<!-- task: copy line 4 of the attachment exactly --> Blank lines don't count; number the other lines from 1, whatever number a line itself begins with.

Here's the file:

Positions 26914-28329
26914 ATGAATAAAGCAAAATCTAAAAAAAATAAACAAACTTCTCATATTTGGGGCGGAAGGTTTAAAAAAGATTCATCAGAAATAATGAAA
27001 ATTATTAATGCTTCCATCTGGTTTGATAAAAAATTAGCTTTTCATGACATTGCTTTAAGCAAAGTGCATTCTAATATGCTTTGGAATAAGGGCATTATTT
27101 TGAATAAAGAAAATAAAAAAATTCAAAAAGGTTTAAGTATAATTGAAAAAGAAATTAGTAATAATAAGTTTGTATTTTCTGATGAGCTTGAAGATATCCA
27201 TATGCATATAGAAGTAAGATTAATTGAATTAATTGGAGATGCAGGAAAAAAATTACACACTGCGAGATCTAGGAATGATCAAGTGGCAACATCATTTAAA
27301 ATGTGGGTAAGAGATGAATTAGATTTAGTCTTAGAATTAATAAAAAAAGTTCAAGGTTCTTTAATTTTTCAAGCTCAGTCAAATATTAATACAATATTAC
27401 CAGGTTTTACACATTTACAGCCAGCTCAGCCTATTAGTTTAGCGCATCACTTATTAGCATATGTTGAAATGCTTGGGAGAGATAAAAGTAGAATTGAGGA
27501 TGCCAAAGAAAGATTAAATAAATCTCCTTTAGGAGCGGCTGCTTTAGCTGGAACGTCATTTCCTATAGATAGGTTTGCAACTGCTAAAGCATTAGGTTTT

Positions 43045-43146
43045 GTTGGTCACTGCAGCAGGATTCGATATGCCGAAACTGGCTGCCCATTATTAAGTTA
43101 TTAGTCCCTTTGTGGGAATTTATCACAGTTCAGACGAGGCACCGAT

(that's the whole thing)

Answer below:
27101 TGAATAAAGAAAATAAAAAAATTCAAAAAGGTTTAAGTATAATTGAAAAAGAAATTAGTAATAATAAGTTTGTATTTTCTGATGAGCTTGAAGATATCCA